My Mind Matters Quiz / Online mental health recommendation tool

People involved:
Anirudh Krishnakumar
Jon Clucas
Ariel Lindner
Arno Klein

Keywords: Mental health, Innovative Technologies, Citizen Science

Project description

The Innovative Technologies Lab at the Child Mind Institute in New York is developing and applying technologies such as smartphone apps, wearable devices, and computer games for use in assessing, tracking, predicting, or alleviating mental health disorders in children and adolescents. In partnership with the CRI we are building the world’s largest open, online resource of technologies related to mental health. The goal is to build online tools to help people (1) assess their own mental health through a comprehensive, adaptive questionnaire and (2) find appropriate mental health technologies.

Comprehensive, adaptive, online mental health assessment questionnaire

There are a multitude of survey instruments used for assessing different mental health conditions that are for the most part proprietary, expensive, redundant and limited to one or a few diagnoses. To overcome these limitations, we are building a database of mental health diagnoses, symptoms, and assessment questionnaires, and will derive a comprehensive set of unique (non-redundant) questions from these questionnaires and organize them to create an adaptive, online, free questionnaire. Anyone in the world will be able to use this comprehensive questionnaire to help diagnose and monitor symptoms. Responses to the questionnaire will in turn dynamically update the normative standards used to diagnose and assess symptom severity. These new standards are intended to supplant existing standards that were derived from old, static data sets representing small populations.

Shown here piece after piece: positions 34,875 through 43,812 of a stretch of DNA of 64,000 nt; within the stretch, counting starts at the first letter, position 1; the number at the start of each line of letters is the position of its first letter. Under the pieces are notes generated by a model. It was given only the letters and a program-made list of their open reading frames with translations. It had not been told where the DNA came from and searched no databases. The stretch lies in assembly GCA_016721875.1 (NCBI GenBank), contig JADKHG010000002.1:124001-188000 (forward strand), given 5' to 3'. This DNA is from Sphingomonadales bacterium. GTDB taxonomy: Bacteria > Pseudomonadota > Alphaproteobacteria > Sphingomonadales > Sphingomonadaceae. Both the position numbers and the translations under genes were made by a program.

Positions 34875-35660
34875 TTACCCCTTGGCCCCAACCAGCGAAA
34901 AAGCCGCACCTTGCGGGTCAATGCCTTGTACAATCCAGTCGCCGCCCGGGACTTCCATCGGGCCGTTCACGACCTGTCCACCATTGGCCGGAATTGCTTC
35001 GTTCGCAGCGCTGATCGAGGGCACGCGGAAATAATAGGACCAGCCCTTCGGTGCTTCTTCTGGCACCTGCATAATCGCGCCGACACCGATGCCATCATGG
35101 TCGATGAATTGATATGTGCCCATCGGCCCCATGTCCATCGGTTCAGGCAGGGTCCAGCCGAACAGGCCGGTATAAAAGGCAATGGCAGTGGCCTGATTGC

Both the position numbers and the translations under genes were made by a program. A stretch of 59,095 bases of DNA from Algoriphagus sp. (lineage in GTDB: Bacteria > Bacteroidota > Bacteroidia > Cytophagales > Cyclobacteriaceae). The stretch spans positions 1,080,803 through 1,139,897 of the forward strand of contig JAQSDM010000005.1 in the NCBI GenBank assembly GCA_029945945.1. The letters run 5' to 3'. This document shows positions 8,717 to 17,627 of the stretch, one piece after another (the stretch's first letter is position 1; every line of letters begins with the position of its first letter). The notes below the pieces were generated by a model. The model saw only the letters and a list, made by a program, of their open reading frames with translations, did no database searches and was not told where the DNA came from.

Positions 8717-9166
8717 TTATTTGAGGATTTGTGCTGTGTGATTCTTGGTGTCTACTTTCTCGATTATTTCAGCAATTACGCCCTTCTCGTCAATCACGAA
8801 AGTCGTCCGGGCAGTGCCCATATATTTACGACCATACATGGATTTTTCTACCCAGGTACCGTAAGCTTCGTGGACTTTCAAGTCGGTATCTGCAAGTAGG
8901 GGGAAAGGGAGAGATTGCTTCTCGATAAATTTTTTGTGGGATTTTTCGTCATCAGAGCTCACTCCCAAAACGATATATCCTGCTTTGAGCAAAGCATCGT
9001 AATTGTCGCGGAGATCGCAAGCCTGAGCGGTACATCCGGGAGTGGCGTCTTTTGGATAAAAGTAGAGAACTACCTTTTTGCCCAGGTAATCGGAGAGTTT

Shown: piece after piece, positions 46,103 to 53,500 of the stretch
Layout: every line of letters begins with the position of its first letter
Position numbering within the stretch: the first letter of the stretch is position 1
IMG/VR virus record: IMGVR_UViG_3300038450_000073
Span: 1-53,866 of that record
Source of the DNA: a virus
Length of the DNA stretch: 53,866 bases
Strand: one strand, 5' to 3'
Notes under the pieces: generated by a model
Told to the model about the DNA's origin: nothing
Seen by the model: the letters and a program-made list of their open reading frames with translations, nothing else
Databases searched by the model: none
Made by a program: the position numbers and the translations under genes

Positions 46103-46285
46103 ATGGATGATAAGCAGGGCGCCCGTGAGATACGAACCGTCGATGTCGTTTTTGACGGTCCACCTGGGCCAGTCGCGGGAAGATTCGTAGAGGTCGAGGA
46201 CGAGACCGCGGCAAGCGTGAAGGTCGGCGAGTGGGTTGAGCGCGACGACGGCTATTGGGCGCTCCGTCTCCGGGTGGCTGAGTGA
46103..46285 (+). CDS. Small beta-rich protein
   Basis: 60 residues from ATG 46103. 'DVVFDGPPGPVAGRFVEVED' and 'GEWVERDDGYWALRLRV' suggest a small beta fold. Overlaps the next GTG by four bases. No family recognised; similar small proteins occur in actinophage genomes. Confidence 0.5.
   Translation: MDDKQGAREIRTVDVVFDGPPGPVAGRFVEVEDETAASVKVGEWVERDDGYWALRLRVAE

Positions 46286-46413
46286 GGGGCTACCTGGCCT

Online mental health recommendation tool

For individuals with symptoms of a mental health condition, we intend to build an online tool to direct them to relevant resources and technologies. We have begun manually collecting information on apps, computer games, and community initiatives. To scale this up, we will make use of APIs to access information about relevant smartphone applications in Apple’s and Google’s app stores. We will derive a comprehensive set of queries to search for and organize these apps. The primary challenge will be to provide reliable quantitative measures indicating the relative usefulness of these apps. To do so, we will gather information about the apps not just from their source, but from other sources, including biomedical journal articles in PubMed. We will reach out to the developers of the top-ranked apps to complete and verify information about their apps as a quality control of content in the database and refine our evaluation measures.

Our vision is to empower people to not only learn about and track mental health through these consolidated and transparently evaluated resources, but to provide feedback to improve the accuracy of our assessment and recommendation tools.
Publication and deliverables

CRI Research Seminar: Sensors for Tracking Mental Health